When I set out to tell the story of Esther, I made a list of reasons why and what I wanted to know by the end. I designed it like an inquiry unit so that I would be a bit more focused. It’s hard to write everything I’ve learned down in the study so far but I’ll attempt a couple points. Below, you’ll find a list of some of the reasons I started and what I learned.
I want to study the story of Esther to remind myself of who I am in Jesus’s eyes: chosen, beloved and precious.
I admire Esther so much. Telling her story forced me to live in her world and describe what she saw and felt. When she was chosen, so was I. When she became royalty, so did I. When she was in love, when she sinned, when she overcame her enemy, so did I. Throughout the New Testament, the writers describe Jesus’s disciples in light of how God sees them because of Jesus’s death and resurrection (ie. loved, chosen, forgiven, accepted, etc). Two out of three of the words I associate with her (ie. beloved and chosen) also fall in the list of what Jesus says about me. I guess you could say I was getting into character. Only in this case, I was getting more solid in my identity in Christ.
I want to tell it as a messy first draft because it teaches me grace.
First drafts are always a little scary because my readers see all my mistakes and weaknesses. However, it helps me focus on the process rather than the finished product which is similar to the concept of grace; it’s on-going. Mistakes will be made. God loves me anyway. Keep trying.
I want to know what being a godly leader look like as a woman.
I like Esther’s leadership style. She’s very team-oriented and big on relationship-building. I suppose I see her as leader because of her character, too. Like, I love her bravery and her humility, how it adds to her royal status, rather than take away from it. I admire the way she honours men and how she loves her husband without making him her whole world. I’m not Esther. Our worlds are very different but I do like how she does things.
I want direction and focus from Esther’s story so I can re-evaluate how I’m doing things, especially on my blog.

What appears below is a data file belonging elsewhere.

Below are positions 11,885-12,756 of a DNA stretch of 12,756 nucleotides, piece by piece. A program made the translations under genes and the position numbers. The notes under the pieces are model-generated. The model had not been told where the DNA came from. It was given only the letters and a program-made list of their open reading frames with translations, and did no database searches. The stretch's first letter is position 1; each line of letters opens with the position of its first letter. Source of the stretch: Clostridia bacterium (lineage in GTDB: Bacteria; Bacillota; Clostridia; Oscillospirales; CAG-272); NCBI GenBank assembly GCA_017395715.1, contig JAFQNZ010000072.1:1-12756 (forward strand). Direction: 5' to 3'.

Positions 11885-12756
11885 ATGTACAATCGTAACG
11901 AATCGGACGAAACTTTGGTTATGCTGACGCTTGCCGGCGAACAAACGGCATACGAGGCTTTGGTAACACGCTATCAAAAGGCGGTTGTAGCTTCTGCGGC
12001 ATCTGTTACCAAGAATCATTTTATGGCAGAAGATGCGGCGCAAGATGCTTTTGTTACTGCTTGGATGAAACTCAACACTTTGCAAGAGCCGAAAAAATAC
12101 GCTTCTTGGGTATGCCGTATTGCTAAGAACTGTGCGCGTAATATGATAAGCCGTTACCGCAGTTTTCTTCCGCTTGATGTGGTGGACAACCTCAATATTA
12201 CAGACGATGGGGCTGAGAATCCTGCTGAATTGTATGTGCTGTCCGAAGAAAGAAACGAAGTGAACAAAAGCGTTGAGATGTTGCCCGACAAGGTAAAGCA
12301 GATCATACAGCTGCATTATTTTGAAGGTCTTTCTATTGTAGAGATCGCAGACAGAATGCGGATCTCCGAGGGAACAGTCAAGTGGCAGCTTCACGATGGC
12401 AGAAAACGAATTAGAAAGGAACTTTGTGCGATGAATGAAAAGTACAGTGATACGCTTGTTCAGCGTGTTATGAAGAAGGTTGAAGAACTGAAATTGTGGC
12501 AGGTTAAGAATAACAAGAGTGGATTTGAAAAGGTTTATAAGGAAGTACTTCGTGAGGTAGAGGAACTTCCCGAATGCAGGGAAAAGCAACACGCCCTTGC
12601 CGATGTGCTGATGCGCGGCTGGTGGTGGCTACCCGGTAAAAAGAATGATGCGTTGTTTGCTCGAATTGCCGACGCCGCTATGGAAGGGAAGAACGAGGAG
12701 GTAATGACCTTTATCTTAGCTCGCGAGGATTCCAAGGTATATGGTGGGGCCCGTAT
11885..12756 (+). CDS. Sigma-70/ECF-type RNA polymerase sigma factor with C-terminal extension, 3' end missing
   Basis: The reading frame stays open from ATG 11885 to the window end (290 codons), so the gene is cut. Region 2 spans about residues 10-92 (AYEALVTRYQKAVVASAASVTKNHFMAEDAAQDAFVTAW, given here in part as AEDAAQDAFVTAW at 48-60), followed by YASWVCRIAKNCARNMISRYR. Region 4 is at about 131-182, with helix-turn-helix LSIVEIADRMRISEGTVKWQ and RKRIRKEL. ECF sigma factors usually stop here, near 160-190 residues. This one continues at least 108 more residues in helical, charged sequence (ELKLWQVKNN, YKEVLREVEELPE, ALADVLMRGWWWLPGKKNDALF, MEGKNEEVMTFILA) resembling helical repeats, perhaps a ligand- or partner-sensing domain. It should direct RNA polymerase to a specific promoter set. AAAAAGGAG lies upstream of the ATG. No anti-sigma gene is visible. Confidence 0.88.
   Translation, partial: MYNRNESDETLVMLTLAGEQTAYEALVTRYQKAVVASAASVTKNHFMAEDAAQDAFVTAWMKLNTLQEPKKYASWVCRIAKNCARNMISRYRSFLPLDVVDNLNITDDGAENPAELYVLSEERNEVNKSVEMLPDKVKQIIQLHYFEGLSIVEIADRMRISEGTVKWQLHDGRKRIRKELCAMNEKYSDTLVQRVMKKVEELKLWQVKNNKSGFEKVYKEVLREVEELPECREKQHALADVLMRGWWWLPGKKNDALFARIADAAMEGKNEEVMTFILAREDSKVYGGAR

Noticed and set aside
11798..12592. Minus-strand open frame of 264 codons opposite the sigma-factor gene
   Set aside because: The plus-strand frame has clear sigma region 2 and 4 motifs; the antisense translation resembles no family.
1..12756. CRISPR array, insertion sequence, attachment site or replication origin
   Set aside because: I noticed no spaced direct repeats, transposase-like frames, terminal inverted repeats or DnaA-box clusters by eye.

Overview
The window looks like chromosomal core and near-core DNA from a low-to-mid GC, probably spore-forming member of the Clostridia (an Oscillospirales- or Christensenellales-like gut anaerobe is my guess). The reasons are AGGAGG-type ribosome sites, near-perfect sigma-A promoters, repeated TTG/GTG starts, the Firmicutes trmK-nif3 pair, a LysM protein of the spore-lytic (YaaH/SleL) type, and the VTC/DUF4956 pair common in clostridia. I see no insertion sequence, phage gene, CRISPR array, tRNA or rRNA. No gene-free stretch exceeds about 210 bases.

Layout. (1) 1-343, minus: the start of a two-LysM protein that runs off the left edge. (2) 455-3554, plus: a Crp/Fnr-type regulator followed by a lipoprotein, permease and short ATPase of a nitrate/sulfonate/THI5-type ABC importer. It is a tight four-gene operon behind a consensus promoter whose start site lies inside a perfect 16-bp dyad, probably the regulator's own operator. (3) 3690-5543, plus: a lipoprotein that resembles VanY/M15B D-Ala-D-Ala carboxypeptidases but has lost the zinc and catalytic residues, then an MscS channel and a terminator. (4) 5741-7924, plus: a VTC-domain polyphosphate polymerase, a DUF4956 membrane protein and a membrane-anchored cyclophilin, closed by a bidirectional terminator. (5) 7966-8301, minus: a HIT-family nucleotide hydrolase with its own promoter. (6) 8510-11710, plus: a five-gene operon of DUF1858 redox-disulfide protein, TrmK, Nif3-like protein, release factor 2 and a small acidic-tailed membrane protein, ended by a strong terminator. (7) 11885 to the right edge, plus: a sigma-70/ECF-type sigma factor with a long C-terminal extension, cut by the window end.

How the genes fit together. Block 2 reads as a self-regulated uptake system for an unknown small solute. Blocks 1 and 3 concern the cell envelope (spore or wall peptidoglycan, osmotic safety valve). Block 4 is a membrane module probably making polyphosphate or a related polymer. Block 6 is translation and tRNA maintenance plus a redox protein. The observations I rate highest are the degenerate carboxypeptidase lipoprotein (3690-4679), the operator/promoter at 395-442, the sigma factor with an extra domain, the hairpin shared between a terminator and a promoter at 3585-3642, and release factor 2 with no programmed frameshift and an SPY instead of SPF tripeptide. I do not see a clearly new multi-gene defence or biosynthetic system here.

All I want to do is make people happy. I like doing that through lists of gratitude and storytelling. So, basically, I’m just going to keep doing what I’m doing.
I know there will be more reflections as time goes on but here’s one more. And it’s perfect because it happens right after what Haman dies.
The king takes Haman’s signet ring right off his cold, dead body and gives it to Morty. He’s the prime minister now. Esther comes to the king weeping, asking him to revoke the decree. He tells her that he killed the man who wrote the decree but once a decree is written and sealed with his ring, it can’t be revoked. So he offers to let her write her own edict in the name of the king that allows the Jews to defend their lives and kill anyone who comes to attack them. On the day when their enemies were supposed to annihilate them, the table is flipped and “the Jews gained mastery over those who hated them.” They fought back and no one could conquer the Israelites. In fact, they gained a reputation that they should not be messed with after that.
What I love about this part is the king doesn’t take the battle away from Esther or her people. He doesn’t try to coddle her or hide her away so she’s sheltered in a glass castle. Instead, he gives her permission to fight and defend. He didn’t take the battle from her which means he didn’t take the victory away from her either. Had he fought the battle for her and the Israelites, they would have learned to let him fight all their battles rather than standing on their own and engaging in it themselves.
And I love that.